Breastfeeding – I Hate It!

  • Posted by Laurence Thellier

I hate breastfeeding…no, it’s true, I really do!

I breastfed my first daughter Carla for three months, and it was sheer hell…engorgement, cracked bleeding nipples, baby nursing around the clock, and no information whatsoever. So I must say it was quite a relief to hear my pediatrician tell me at three months, “She hasn’t gained enough weight. You have to supplement with formula right now !!” Oh, the great advice an uninformed pediatrician can give to an inexperienced first time mommy. And off I went, sterilizing bottles, “Carla stop crying, baby, 10 more minutes and the bottle will be ready”, buying powdered milk, “man that’s expensive”, preparing bottles, “oops, I put too much”, warming up, “ah, shoot, it’s too hot!”

When I got pregnant with Jodie, I would spread the great news around: “Me? Nursing? NOOOOOOOOO!!!!!! Formula is so practical/wonderful/easy/blahblahblah.”

And then I read. One book. One link. And another…and another.. And as my waistline started to expand, my brain started to work (about time, huh?) By the time my belly had inflated to the size of a watermelon I said, “OK…maybe I’ll just try it. But if something, ANYTHING goes wrong, I’ll stop, UHKAY??” All that during my long conversations with my mirror who – I think – nodded silently.

Then the second most wonderful day of my life finally arrived (the first being the birth of Carla): Jodie was finally born! Right after birth, I felt this weird tingle, this warm sensation in my breasts that just whispered to me, “It’s time to nurse, mommy, baby’s hungry and needs you.”

I said to my mirror, “Let’s just try this for 6 weeks,” and got a silent approbation.

My husband was then transferred to Japan, and following the advice of a wonderful group of breastfeeding mothers I met online, I decided to ease the transition on Jodie by continuing to nurse her. I explained to my mirror that it was so much easier to roll over and nurse at night than to get up and fumble around in the dark to fix a bottle, etc… and I swear I saw a gently ironic smile at this point.

We first went back to our family in France for three months. It was really hard. No more online friends to cheer me on my small weekly accomplishments, no more source of fun to make my very trying postpartum depression easier on me, just my mom, who kept telling me, “Do what your heart tells you.” And that heart wouldn’t shut up! “Look mommy, look what a great thing you’re doing. Look how happy she is. Look how healthy, while her big sister constantly has a cold, a stomach bug…And now go look at your email box, where your friends probably left you links to look at, you know, just ’cause…”

Then we moved to Japan when Jodie was 5 1/2 months old, and it was one of the hardest things I had to do in my life. I didn’t speak a word of Japanese, no friends, no phone or internet for a while, everything was a problem, my husband was working constantly, and I felt so alone. But I wasn’t. I had my two babies with me, and my little one needed to grow. When you can’t read the labels on a pack of toilet paper, would you buy formula blindly? Didn’t think so.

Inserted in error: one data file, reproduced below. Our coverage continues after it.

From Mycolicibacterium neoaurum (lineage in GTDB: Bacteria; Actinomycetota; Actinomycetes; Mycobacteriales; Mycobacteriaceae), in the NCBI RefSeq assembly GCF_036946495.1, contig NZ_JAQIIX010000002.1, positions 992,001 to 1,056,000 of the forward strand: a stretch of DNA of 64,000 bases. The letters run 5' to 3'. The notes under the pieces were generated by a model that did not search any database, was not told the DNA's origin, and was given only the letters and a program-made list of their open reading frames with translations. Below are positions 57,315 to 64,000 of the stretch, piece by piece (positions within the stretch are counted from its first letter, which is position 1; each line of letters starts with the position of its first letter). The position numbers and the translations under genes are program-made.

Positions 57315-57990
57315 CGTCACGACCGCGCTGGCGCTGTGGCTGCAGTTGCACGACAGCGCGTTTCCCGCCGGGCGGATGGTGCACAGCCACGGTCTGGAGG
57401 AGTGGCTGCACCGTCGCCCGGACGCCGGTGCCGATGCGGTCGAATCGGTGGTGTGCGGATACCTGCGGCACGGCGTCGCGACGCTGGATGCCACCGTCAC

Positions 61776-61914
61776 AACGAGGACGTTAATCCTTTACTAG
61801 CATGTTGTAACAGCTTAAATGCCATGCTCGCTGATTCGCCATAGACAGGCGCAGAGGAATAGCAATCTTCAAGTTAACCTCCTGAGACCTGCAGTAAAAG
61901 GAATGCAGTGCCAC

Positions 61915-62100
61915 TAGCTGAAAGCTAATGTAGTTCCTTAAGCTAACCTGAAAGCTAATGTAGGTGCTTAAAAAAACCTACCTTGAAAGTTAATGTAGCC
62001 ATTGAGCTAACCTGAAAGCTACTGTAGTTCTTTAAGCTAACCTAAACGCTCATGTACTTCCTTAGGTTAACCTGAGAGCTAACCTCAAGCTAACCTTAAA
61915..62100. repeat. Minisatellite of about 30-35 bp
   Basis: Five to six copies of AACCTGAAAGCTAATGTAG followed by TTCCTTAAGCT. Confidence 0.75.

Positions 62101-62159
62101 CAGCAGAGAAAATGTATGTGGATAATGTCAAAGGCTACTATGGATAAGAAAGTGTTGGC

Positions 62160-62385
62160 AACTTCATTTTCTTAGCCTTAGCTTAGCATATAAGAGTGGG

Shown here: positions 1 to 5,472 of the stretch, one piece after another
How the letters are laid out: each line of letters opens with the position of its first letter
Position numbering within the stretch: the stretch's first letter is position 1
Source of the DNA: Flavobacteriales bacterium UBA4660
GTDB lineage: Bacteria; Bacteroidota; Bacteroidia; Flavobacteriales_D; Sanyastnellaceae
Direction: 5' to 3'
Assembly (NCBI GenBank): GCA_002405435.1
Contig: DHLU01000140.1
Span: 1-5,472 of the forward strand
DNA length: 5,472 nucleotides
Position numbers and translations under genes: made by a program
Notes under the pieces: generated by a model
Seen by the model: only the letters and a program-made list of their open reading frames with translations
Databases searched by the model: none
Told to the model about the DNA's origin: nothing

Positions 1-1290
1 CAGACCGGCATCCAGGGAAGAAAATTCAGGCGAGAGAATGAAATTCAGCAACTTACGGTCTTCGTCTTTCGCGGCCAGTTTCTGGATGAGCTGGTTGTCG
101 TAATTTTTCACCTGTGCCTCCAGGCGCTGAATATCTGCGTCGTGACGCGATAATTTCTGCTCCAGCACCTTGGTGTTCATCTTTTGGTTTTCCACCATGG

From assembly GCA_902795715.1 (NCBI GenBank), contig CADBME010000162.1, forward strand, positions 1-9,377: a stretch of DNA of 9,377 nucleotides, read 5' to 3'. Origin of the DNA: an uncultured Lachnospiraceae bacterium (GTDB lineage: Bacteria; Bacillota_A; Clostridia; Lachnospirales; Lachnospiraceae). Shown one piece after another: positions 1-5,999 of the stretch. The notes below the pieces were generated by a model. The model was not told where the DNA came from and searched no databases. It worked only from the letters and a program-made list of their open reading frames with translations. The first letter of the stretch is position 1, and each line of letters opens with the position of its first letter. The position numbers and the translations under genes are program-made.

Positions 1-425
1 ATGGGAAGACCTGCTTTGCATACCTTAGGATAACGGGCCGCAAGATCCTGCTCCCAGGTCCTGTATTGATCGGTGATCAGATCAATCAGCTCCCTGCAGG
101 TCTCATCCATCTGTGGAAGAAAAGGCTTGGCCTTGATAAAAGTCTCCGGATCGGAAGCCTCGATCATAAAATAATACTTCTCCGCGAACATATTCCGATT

So I kept nursing. A little longer…and a little longer…and just a little more…hey, doesn’t that link What if I want to wean my baby? state that “IF YOU NURSE YOUR BABY FOR A YEAR, you can avoid the expense and bother of formula. Her one-year-old body can probably handle most of the table foods your family enjoys. Many of the health benefits this year of nursing has given your child will last her whole life. She will have a stronger immune system, for instance, and will be much less likely to need orthodontia or speech therapy. The American Academy of Pediatrics recommends nursing for at least a year, to help ensure normal nutrition and health for your baby”?

And to my online friends’ great amusement, I began my little countdown in my signature, counting the days until she was one.

I was so proud when she turned one! No more nursing for us!! Where is that gallon of milk?
Until further reading put this question in my mind that wouldn’t go away: “If nursing is so good for one year, why does it stop at 52 weeks?”

And it was easy…so easy to nurse her, so I kept going, ok, I admit it, out of laziness sometimes. Nursing her through temper tantrums, little booboos and big heartbreaks when I wouldn’t give her another cookie, and always reading, more and more about the benefits of extended nursing. By the way, if you need any links on the topic, I am a mine of information right now!

Jodie is now the most beautiful 2-years-old little girl in the whole wide world, and still nursing like a champion. I wouldn’t take it from her for the world. Especially when she looks at me with her big blue eyes and strawberry blonde locks asking “nursey, pleez.” Whenever I have to say “not now” because we’re in a hurry or else, she gives me this desperate look that says, “Why are you doing this to me?” She will self wean; she will choose herself and I will just follow her lead.

Breastfeeding is the greatest thing I have done, and I am so proud of myself and my baby girl.

“I hate breastfeeding.” Did I say that?
::drawing in the sand with my toes:::

3 Comments

  1. Emilee

    This is beautiful! WAY TO GO MAMA! This is why I do what I do! I offer information to mamas in the hopes that they will see just how rewarding it is to breastfeed And all I can do is lead them to it and hope that they will gain from it. Now your story can help other moms in your situation, what a great way to come full circle!

    Thanks for sharing your story and congrats!

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